"In the middle of March, she attended the AFL's season launch and heard Gillon McLachlan forecast that no matter what, footy would be played and that crowds would be there. "Literally a week later I was stood down, most of the AFL staff was stood down and the footy was cancelled after one game. It was unbelievable.""

SEE ALSO: Every club's greatest 'what if' moment of the AFL era - Part One

Fans of every creed will also hear from league boss, Gillon McLachlan, his offsider, Richard Goyder, as well as a smattering of players and officials from club land, about how the season became a mission... and how the mission was completed.

Perhaps the most interesting revelation came when McLachlan recalled the relative speed at which the Queensland state premier, Annastacia Palaszczuk, agreed to play the role of the code’s saviour.

Having spoken with the league boss, Browne quoted McLachlan about the act of salvation.

"I told her (Palaszczuk) how we'd been tossed out of places and how I thought it would work. She was great and asked a few questions, like would they get the Grand Final. I told her we still had a contract to play it in Victoria, but if we weren't able to fulfil that for whatever reason then I'm sure the Gabba would be right in the running. And with that she said, 'That's great. Let's do this. Can I announce it in Parliament in the next hour?' I said 'Yeah', so she went and did that while I started speaking to the Commission and the clubs."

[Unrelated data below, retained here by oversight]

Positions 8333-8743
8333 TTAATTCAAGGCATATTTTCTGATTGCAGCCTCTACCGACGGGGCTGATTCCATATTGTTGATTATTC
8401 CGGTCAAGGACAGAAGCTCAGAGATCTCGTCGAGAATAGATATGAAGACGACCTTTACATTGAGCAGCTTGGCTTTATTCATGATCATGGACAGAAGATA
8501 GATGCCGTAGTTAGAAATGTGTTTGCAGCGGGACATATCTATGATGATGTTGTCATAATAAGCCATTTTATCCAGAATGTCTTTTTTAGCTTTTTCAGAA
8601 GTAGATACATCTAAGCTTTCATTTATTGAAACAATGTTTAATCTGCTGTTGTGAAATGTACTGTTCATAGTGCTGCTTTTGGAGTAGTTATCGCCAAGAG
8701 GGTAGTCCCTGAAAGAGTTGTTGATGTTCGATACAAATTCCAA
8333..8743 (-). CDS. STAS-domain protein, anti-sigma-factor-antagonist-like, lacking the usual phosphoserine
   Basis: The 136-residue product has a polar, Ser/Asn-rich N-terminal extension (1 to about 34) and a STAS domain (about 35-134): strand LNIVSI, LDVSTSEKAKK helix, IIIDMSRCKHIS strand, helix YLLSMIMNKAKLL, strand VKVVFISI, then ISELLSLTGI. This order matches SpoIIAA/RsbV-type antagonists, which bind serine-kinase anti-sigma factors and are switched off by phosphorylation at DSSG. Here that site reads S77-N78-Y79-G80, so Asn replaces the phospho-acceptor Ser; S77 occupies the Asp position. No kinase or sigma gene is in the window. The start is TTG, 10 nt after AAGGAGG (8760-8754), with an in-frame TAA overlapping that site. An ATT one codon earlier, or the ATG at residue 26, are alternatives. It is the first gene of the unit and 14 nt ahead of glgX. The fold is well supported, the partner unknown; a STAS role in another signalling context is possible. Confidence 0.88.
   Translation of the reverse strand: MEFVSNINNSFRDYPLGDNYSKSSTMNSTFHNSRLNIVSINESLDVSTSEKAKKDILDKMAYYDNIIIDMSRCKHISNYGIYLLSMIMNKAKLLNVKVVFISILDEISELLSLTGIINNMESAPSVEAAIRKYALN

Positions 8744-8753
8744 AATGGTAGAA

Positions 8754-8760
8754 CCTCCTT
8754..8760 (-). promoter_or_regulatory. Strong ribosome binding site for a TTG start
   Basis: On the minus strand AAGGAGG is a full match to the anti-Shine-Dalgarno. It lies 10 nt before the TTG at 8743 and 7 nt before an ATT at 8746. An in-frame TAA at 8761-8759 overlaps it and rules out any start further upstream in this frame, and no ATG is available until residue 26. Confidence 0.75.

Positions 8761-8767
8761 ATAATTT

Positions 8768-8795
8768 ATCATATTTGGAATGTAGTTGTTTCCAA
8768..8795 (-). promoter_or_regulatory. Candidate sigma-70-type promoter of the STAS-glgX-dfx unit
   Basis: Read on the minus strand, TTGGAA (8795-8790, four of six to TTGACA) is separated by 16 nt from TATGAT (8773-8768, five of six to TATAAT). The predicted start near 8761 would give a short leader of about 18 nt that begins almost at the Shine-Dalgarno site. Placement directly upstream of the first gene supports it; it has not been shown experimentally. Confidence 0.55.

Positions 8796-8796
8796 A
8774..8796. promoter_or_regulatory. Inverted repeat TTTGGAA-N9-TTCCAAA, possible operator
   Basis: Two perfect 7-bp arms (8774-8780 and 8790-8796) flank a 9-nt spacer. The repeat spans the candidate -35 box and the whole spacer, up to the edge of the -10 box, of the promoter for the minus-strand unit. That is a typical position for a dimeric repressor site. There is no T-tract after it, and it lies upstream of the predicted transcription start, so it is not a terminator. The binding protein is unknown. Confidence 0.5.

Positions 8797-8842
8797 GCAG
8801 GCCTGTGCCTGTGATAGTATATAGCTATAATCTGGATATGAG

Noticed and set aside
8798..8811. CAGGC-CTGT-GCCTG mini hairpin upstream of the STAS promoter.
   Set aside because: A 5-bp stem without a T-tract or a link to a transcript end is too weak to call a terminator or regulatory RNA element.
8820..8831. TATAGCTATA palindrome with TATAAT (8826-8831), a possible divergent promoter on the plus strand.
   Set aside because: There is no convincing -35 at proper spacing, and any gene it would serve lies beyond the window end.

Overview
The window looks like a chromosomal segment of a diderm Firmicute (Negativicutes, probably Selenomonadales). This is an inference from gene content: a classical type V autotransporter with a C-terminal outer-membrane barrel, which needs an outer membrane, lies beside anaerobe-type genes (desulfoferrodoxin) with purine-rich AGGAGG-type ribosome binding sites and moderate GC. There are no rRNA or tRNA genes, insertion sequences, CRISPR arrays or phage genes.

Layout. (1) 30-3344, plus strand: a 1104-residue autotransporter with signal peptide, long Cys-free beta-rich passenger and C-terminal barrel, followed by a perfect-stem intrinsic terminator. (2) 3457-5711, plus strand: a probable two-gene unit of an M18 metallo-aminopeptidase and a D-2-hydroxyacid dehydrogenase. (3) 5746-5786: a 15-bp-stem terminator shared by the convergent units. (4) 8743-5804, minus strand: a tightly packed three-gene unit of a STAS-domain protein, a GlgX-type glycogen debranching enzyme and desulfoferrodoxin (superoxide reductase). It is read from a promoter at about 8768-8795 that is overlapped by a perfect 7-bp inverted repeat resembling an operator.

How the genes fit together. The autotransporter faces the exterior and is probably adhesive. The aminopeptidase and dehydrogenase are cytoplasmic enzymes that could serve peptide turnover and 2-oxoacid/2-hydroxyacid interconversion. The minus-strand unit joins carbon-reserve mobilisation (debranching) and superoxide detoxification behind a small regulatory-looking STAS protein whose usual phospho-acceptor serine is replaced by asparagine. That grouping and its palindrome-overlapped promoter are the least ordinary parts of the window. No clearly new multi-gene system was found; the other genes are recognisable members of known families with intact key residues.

Pretty simple stuff, right?

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It is clear that Browne – a long-term Hawthorn fan – has written this almanac of sorts as a conduit between his professional peers and those he shares the grandstand with on weekends.

Browne’s ability to patiently collate information from his position akin to the proverbial fly on the wall, has his opus sitting alongside Martin Flanagan’s revealing 1994 work ‘Southern Sky Western Oval’ and John Powers’ 1978 classic, ‘The Coach,’ in that he manages to pass through the perpetually guarded doors of footy clubs and into their inner sanctum.